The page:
Let us not forget that the very first game most of these players played on grass was about 3-4 days before the commencement of the tournament. They had to get used to understanding the behavior of the ball and grass pitches. Most of the players traveled with shoes that were meant for artificial grass which is the kind of pitches they play on in the league back home. It was a new and tough experience for the players. I think the depth and strength of a team is when you can show that in such tough situations you don’t lose, and they were able to exhibit that.
Coach, it was freezing on the day, would you say the weather was also a factor?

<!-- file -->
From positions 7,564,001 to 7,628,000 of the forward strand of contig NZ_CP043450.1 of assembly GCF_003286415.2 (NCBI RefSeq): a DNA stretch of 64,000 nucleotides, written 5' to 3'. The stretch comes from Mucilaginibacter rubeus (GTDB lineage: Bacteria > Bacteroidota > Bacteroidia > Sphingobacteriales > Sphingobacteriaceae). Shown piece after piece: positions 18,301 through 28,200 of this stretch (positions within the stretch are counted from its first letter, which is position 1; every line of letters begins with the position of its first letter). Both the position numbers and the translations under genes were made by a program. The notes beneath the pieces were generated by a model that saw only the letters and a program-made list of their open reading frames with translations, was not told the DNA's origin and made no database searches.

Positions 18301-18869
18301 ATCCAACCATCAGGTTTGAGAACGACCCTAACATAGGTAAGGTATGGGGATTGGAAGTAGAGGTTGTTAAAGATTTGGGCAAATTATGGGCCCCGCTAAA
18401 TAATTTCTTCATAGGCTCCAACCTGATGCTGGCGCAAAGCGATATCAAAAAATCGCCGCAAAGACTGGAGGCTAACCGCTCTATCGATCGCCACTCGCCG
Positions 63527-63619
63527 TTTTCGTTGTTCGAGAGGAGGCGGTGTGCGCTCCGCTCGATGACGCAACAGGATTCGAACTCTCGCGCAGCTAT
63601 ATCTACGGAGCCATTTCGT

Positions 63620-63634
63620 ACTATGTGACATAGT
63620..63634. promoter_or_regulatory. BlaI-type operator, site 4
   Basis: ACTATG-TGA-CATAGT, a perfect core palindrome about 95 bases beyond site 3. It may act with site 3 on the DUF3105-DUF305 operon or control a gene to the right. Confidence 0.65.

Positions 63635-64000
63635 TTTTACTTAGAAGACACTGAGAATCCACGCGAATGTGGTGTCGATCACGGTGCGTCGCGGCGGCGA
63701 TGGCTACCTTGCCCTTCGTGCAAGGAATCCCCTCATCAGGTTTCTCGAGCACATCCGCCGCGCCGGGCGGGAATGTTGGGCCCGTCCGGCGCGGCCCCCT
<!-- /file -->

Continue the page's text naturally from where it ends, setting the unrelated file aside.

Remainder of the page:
Like I said, most of the players have not had travel experiences let alone playing in the cold. But when you mention these factors sometimes, you get criticized for trying to make excuses for your loss. We laugh at it and discuss all of these things internally, but you cannot take away adjustment to change in terms of acclimatization to the weather, getting used to food and time. In a whole sum, these factors contribute to the outcome of the match. For instance in the final, we played on a pitch we never trained on, unlike the host who had played all their matches on the same ground. The best we had was walk around on the pitch a day before the match. It also rained seriously. It was a big learning for us anyway.
In the next group games against Libya, Equatorial Guinea and going forward into the knockout phase what was the motivation, what changed?